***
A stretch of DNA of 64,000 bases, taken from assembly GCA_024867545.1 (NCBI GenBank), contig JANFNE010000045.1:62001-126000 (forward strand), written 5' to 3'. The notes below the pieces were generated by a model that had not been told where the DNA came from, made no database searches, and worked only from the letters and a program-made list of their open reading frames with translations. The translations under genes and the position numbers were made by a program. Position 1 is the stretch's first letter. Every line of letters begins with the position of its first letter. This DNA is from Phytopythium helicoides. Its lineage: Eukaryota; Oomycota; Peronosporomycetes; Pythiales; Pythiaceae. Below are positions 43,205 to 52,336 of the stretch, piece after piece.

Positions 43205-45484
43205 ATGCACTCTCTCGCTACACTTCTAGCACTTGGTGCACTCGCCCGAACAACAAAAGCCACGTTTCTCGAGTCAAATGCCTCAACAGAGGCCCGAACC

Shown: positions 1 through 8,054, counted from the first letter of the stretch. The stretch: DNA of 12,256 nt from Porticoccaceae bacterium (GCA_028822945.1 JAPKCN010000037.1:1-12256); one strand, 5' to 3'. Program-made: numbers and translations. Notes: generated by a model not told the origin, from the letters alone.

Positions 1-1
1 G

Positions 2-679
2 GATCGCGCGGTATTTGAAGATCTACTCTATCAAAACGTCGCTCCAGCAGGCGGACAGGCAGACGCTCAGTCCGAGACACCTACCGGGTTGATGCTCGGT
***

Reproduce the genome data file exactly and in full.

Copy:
A stretch of DNA of 64,000 bases, taken from assembly GCA_024867545.1 (NCBI GenBank), contig JANFNE010000045.1:62001-126000 (forward strand), written 5' to 3'. The notes below the pieces were generated by a model that had not been told where the DNA came from, made no database searches, and worked only from the letters and a program-made list of their open reading frames with translations. The translations under genes and the position numbers were made by a program. Position 1 is the stretch's first letter. Every line of letters begins with the position of its first letter. This DNA is from Phytopythium helicoides. Its lineage: Eukaryota; Oomycota; Peronosporomycetes; Pythiales; Pythiaceae. Below are positions 43,205 to 52,336 of the stretch, piece after piece.

Positions 43205-45484
43205 ATGCACTCTCTCGCTACACTTCTAGCACTTGGTGCACTCGCCCGAACAACAAAAGCCACGTTTCTCGAGTCAAATGCCTCAACAGAGGCCCGAACC

Shown: positions 1 through 8,054, counted from the first letter of the stretch. The stretch: DNA of 12,256 nt from Porticoccaceae bacterium (GCA_028822945.1 JAPKCN010000037.1:1-12256); one strand, 5' to 3'. Program-made: numbers and translations. Notes: generated by a model not told the origin, from the letters alone.

Positions 1-1
1 G

Positions 2-679
2 GATCGCGCGGTATTTGAAGATCTACTCTATCAAAACGTCGCTCCAGCAGGCGGACAGGCAGACGCTCAGTCCGAGACACCTACCGGGTTGATGCTCGGT